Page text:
FaceTracking with just your webcam!

Manual v170:



Keyboard shortcuts and mouse buttons

To influence the facetracker while 'in-game', shortkeys and mouse-buttons can be defined. This dialog can be opened using the Options menu and via the button on the main window.

Shortcut keys and mouse-buttons can be defined to:

  • Center view (default key = HOME);
    • Disable beep: The MessageBeep when 'center' is pressed, is disabled.
  • Define the in-game 'zero-position' (the direction the gamer looks in-game, when in neutral position); To set GameZero, first sit in a neutral position and press the shortkey for 'Center'. Then move until the in-game view is at the desired position and press the 'Game Zero' shortkey. After pressing 'Center' again, view should be at neutral position.
  • Stop/Start the tracker (default key = END; The Start/stop shortkey has two extra options, which are active when the state is 'stop' :
    • View: When 'Zero' is checked, view will be reset to '0'. With 'Stay' selected, view will freeze in the current position.
    • Engine Tracker: With 'Stop Engine' checked, the tracker will stop face-tracking in 'stop'. This reduces CPU-load significantly. However, to 'start' again takes time. When 'Keep tracking' is checked the tracker-engine will not stop and 'start' will be much faster.
  • Disable a defined set of DOF-axis;
KB shortcuts-dialog


The user can define the curve, by which actual head-movement (horizontal axis) is translated into in-game movement (vertical axis). The curve can be changed by 'grabbing' a circular handle and dragging it (within the light-blue area). There are two tabs: one for rotations and one for translations.

The curves can be changed while the tracker is running.


At the request of several users, the pitch axis (looking up/down) was split into two curves. Since it is impossible to look 'through your seat' the down axis is limited to 90 degrees. The Up axis can go to 180 degrees, but some games (like DCS-A10C) don't like this and the curve should be limited by the user.


While tracking is ACTIVE, the red circular indicators show the current values used. This makes tweaking the curve(s) easier.


Tracker Source

The Tracker Source is the piece of software, that determines the users head-pose and relays the values of the 6 axis (roll, pitch, yaw and x, y and z) to FaceTrackNoIR. FaceTrackNoIR v170 is 'modular', so new trackers can be easily added. Using the Tracker Source combo-box the Tracker can be selected. The description of each tracker and it's settings can be found in the FaceTrackNoIR Wiki.


2nd Tracker

Currently the selection of the 2nd tracker only applies to users who have the AIC-IHT tracker. This tracker does not (yet) produce translations. If a users insists on having 6DOF, the translations can be retrieved from the second tracker (usually faceAPI or PointTracker).



Unfortunately, most Trackers produce 'jittery' raw-data and a user would get seasick very quickly, when this data is directly translated into in-game movement. The filter is the piece of software that takes the raw values from the Tracker Source and processes it, to obtain smoother movement. Again, since FaceTrackNoIR v170 is modular, new filters can be added easily. The different filters are described in the FaceTrackNoIR Wiki.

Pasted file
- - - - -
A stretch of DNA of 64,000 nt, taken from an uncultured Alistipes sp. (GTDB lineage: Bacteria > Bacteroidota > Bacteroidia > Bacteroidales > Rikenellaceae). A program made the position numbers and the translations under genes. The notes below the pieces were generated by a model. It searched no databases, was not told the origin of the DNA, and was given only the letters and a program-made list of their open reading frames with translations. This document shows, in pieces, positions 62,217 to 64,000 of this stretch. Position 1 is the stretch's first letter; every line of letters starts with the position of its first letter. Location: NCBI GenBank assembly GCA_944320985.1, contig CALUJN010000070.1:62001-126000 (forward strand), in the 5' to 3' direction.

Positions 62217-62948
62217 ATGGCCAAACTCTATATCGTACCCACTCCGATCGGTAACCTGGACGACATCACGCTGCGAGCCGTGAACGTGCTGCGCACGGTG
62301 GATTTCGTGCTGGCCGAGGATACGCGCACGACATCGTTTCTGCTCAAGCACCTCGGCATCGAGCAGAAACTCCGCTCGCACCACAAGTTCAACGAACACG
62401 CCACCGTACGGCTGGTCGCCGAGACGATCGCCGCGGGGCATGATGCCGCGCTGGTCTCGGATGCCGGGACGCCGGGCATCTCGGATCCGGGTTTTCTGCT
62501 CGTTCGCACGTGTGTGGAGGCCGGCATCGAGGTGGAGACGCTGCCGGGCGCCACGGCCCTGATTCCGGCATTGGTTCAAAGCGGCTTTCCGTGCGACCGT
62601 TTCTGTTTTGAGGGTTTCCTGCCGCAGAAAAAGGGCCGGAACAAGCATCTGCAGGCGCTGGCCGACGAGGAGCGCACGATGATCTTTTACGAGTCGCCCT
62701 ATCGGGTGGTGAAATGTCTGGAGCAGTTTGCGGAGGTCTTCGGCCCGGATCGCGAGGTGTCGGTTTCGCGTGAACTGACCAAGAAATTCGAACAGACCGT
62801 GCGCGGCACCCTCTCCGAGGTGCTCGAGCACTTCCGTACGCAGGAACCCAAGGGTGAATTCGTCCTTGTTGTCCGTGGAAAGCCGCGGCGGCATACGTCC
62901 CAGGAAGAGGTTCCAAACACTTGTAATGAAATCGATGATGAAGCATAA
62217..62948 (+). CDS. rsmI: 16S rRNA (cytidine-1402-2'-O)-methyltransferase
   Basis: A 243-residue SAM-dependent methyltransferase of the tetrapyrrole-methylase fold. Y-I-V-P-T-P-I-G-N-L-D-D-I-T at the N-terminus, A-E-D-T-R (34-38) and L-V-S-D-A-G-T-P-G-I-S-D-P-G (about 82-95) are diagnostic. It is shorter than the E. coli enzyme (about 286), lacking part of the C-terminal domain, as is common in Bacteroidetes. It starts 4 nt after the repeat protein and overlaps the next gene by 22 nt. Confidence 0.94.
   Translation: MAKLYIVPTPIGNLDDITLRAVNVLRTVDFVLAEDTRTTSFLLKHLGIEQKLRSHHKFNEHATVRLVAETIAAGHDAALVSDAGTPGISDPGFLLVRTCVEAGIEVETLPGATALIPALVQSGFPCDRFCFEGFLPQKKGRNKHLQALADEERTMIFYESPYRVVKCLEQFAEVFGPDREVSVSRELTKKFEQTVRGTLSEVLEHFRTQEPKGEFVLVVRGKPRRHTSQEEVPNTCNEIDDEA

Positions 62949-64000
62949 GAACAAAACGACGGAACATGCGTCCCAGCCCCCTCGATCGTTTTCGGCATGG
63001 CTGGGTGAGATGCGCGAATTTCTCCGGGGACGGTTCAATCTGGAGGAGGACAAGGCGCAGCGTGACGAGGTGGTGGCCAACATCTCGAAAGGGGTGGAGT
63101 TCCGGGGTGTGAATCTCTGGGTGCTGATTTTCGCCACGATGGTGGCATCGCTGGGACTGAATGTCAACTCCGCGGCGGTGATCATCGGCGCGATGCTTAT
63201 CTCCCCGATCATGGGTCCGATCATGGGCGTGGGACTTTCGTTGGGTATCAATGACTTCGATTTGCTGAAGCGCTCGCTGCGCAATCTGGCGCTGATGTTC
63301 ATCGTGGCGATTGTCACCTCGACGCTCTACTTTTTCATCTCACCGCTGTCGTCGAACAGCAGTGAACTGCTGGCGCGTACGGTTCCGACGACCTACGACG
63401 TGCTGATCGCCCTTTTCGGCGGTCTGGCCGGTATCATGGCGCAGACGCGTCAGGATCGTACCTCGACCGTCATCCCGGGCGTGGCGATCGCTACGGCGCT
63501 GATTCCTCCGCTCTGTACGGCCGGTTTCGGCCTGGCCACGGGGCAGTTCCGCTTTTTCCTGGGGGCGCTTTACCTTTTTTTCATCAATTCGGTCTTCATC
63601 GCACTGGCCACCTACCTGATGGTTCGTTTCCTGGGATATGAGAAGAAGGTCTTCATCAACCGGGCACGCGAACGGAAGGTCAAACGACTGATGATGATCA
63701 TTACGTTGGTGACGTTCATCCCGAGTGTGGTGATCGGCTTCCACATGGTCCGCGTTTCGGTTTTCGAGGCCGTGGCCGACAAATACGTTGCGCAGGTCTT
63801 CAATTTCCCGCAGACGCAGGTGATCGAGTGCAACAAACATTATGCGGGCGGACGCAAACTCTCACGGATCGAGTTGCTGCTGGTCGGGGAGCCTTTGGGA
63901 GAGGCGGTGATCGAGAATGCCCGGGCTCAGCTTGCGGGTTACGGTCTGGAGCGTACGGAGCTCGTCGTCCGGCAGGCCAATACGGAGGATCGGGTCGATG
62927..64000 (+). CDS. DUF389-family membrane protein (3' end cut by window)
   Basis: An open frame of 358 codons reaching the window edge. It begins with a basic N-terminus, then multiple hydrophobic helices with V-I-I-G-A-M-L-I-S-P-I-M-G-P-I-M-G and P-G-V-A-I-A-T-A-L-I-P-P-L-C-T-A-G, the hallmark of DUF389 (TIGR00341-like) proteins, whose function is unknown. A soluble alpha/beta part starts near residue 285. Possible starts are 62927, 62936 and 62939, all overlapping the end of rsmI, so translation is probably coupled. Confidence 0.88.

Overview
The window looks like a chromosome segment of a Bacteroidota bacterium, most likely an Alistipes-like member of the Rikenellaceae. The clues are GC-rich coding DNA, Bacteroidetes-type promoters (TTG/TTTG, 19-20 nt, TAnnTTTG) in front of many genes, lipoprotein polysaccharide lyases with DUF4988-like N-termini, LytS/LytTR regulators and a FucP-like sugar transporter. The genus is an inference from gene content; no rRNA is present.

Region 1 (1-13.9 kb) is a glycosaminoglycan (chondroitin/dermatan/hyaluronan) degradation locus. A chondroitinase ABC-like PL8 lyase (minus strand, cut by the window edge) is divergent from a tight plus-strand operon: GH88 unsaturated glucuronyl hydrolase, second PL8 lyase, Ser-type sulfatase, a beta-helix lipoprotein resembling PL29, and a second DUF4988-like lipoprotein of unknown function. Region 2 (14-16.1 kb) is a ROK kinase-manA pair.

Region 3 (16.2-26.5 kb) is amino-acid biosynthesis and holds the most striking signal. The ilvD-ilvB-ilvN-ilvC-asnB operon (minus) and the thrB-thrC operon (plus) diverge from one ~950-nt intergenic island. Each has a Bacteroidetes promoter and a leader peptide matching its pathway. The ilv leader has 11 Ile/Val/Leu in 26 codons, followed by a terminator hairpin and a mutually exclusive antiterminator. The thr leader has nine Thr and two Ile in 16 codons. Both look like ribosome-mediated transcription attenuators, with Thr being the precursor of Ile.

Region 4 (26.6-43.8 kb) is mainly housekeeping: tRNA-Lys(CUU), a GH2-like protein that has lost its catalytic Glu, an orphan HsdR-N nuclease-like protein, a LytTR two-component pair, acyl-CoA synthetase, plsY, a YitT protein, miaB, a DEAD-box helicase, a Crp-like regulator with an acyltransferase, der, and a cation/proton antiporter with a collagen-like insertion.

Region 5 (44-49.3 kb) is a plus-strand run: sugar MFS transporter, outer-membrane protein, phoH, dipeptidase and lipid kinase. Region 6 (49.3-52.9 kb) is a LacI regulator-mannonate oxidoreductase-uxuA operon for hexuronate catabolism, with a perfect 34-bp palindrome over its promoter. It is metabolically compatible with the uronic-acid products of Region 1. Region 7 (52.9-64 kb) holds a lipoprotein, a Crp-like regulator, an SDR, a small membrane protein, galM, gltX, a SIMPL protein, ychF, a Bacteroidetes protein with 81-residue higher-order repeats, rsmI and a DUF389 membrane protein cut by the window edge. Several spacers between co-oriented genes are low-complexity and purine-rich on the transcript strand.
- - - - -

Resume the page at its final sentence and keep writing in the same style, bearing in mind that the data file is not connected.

The filter can be completely disabled by choosing "None" in this checkbox.



The FTNoIR server was introduced to make it possible to run FaceTrackNoIR on a different PC, so the CPU-load of the 'gaming-PC' can be reduced. To send headpose-data to the 'gaming-PC', the FTNoIR Client must be selected as Protocol. When the tracker is not running, the IP-address and port-number for the remote PC can be edited via the Settings Dialog.


It is very likely that it is necessary to change Firewall settings in Windows to make LAN-communication possible for FaceTrackNoIR.

Camera Name

When the tracker is started, or on program startup, the name of the first usable video-input-device is shown by FaceTrackNoIR (Deskshare IP Camera Source in the example below). Unfortunately the non-commercial version of faceAPI (which is used, because it's free...) only uses the first camera it finds.



To process the raw headpose-data, FaceTrackNoIR has two features: smoothing and EWMA-filtering. Both features are meant to stabilize the raw headpose-data and remove spikes and jitter.

The smoothing setting works for all 6 DOF's at once. It adds the values of the last x raw values and divides them by x, thus creating a 'moving average'. Try to keep this value low, because smoothing will logically lead to a slower response.



From version 1.5 on, FaceTrackNoIR has a new EWMA-filter. It was designed to respond quicker to movement and still provide a smooth image, when not moving.

The parameters:

  •  Min. (frames): influences the filters response to quick movements. The higher, the slower.
  •  Max. (frames): influences the filters response to slow movements. Again, the higher, slower.
  •  Curve (pow): influences the filters readiness to respond to changes in speed. Here, the higher the value, the faster it responds.

Invert axis

Finally, it is possible to invert an axis, by checking it's Invert checkbox. Some games interpret the -/+ directions different than faceAPI does...